A furnace filter is an essential feature of a safe, modern home. It is the barrier between your furnace burner and the dusty particles of its surroundings, and it keeps family, friends, and pets safe by filtering contaminated air.
Choosing the correct furnace filter is an important decision that can impact both the efficiency of your furnace and the healthiness of your living environment. If it’s time to change out your furnace filter or if you have questions about the type you should be using, contact WM Buffington for all your furnace maintenance needs.
Furnace filters are an integral component of your home heating system, designed to trap dust, dirt, and other airborne particles that can cause damage to the furnace components and impair its performance. They aid in ensuring the efficient functioning of the furnace while improving the indoor air quality of your home by reducing the number of pollutants and allergens circulating in the air.
Furnace filters are usually made of disposable, pleated paper or reusable, spun fiberglass material and are situated between the furnace's intake and the blower motor. They come with a MERV rating, which stands for “Minimum Efficiency Reporting Value”. The MERV rating ranges from 1 to 20 and identifies a filter’s ability to remove particulate matter. The higher the MERV rating, the better the filter.
Several different types of furnace filters exist with various benefits including:
Pleated: Usually made from paper, cotton, or polyester, pleated filters have increased effectiveness against airborne particles. It is a disposable filter and needs to be changed every one to three months. The more pleats an air filter has the more thoroughly it will clean the air, but the tradeoff is reduced airflow.
Fiberglass: Fiberglass is among the most affordable options of filters which is key for anyone trying to lower expenses. However, fiberglass filters will usually have the lowest MERV ratings and lifespans of about 30 days.
Activated Carbon: While this filter is usually chosen for its effectiveness at removing odors, it is also especially efficient at trapping gasses, particles, and even (in some cases) Volatile Organic Compounds (VOCs).
Electrostatic: Just like when you shock yourself with static on a door knob or light switch, electrostatic filters work by using an electric charge to attract and trap particles like a magnet. There are both disposable and washable forms of electrostatic filters.
Washable: Unlike disposal filters with lifetimes of 30 to 90 days, washable variants are available that last up to ten years when cleaned with care. This is obviously the environmentally-friendly option compared to disposable filters, but they do have a significant downside. Most washable filters have low MERV ratings, commonly maxing out at 4 of 20. Furthermore, if not cleaned and dried properly, there’s the risk your filter could develop mold which is a serious health hazard.
HEPA: High-efficiency particulate air (HEPA) filters trap at least 99.97% of particles in the air that are at least 0.3 microns in size. Some HEPA filters include ultraviolet lights that denature and neutralize cellular organisms as they pass through to kill live pathogens. Others further bolster their efficacy by utilizing activated carbon. HEPA filters are incredibly effective but their benefits are reflected in the cost.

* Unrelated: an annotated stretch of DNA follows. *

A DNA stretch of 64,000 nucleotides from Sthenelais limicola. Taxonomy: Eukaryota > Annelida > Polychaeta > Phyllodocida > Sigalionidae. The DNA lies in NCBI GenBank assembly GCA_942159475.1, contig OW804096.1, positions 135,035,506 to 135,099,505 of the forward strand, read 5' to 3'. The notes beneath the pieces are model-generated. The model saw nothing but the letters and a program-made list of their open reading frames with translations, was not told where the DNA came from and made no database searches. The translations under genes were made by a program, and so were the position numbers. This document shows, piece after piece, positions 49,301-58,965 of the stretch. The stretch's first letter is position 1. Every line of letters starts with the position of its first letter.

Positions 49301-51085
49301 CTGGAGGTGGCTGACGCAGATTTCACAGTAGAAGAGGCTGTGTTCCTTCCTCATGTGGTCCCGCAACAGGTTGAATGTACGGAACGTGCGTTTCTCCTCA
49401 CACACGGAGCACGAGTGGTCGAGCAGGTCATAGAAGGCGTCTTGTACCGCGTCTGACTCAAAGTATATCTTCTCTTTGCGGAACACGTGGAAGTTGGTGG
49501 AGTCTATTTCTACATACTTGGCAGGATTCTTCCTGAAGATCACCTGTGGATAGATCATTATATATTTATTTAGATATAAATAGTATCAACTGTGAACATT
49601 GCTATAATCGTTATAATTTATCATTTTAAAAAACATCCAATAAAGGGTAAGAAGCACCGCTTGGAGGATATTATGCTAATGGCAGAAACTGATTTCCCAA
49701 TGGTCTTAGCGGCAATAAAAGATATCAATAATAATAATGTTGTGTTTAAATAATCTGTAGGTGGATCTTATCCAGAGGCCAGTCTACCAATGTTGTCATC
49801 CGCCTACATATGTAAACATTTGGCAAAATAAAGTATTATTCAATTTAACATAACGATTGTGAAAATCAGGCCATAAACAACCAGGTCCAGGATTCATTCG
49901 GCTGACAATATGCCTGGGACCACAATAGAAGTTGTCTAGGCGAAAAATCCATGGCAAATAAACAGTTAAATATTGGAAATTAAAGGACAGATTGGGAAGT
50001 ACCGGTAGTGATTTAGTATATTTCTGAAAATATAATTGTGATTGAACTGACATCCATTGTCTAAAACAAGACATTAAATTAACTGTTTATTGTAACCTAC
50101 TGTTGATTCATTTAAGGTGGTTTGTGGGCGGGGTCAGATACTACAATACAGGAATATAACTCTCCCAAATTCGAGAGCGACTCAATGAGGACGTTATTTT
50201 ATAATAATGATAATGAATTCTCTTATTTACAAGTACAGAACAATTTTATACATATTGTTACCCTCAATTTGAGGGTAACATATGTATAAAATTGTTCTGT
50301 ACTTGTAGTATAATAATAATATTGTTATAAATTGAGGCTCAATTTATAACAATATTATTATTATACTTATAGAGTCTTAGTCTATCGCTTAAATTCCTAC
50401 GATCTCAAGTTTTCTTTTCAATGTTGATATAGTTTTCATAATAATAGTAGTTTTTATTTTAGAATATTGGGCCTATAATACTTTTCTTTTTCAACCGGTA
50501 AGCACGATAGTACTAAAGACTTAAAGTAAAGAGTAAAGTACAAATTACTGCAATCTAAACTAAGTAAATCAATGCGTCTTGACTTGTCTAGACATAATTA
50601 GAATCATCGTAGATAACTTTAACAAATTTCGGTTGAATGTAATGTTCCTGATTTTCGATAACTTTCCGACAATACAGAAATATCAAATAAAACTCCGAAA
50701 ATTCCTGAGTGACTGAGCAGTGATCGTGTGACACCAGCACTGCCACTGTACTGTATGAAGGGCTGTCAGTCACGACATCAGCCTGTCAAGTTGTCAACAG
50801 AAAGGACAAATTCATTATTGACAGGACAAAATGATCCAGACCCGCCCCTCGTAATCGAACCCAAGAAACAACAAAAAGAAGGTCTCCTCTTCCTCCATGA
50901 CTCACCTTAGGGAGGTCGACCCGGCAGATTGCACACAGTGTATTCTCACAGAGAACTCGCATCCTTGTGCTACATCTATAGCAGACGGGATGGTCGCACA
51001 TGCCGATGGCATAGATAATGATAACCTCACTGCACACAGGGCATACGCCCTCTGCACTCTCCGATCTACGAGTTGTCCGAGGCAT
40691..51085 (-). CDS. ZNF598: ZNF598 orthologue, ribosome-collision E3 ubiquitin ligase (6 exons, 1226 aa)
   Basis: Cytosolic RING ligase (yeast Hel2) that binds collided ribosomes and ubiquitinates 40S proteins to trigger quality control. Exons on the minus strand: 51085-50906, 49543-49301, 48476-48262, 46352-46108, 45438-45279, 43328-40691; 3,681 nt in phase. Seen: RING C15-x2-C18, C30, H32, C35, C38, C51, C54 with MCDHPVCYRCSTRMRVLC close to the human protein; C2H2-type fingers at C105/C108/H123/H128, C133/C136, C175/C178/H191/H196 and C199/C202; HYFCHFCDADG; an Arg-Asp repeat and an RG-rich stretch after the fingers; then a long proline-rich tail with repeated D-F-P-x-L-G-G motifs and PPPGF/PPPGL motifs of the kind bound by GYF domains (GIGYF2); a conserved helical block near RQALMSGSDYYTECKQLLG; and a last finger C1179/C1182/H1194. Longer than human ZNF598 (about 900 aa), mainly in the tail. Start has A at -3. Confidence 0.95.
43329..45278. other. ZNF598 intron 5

It is hard to determine which furnace filter to purchase unless you’ve considered your particular situation. It is important to think about:
Each of the filter types discussed above varies in price and frequent furnace maintenance can make routine air filter changes a costly endeavor. However, it is important to be aware that while low prices are great, paying a little bit more is probably worth it when it comes to having clean air.
A big consideration for the type of filter to purchase is your current living environment. Both indoor and outdoor air quality have an impact on your overall health; so whether you live in a clean apartment in a smoggy city or a dusty farmhouse in the country, consider which factors will affect your air quality and choose a filter according to your needs.
Family circumstances will play a role in determining the type of filter to purchase. If any family members have allergies, asthma, or other respiratory problems, a filter with a higher MERV rating will likely be a good choice for their health and comfort.
So which filter furnace should you buy? The answer is, fortunately, very dependent on your situation.
If you have a healthy, young family and you’re on a budget, maybe it’s best to choose a washable filter or a disposable fiberglass filter for the money-saving potential. On the other hand, if you have allergies, you may want a filter like a pleated or HEPA filter that can trap smaller particles. Aim for a MERV rating of 10 or more!
Furnace filters are a critical component of your home’s healthy ecosystem. However, no matter what type of filter you choose, regular maintenance and filter replacement are key to maintaining your system's efficiency and ensuring clean, breathable air in your home. For help with furnace maintenance, contact the experts who have been serving Harrisburg homes for over 70 years - call WM Buffington for all of your HVAC needs!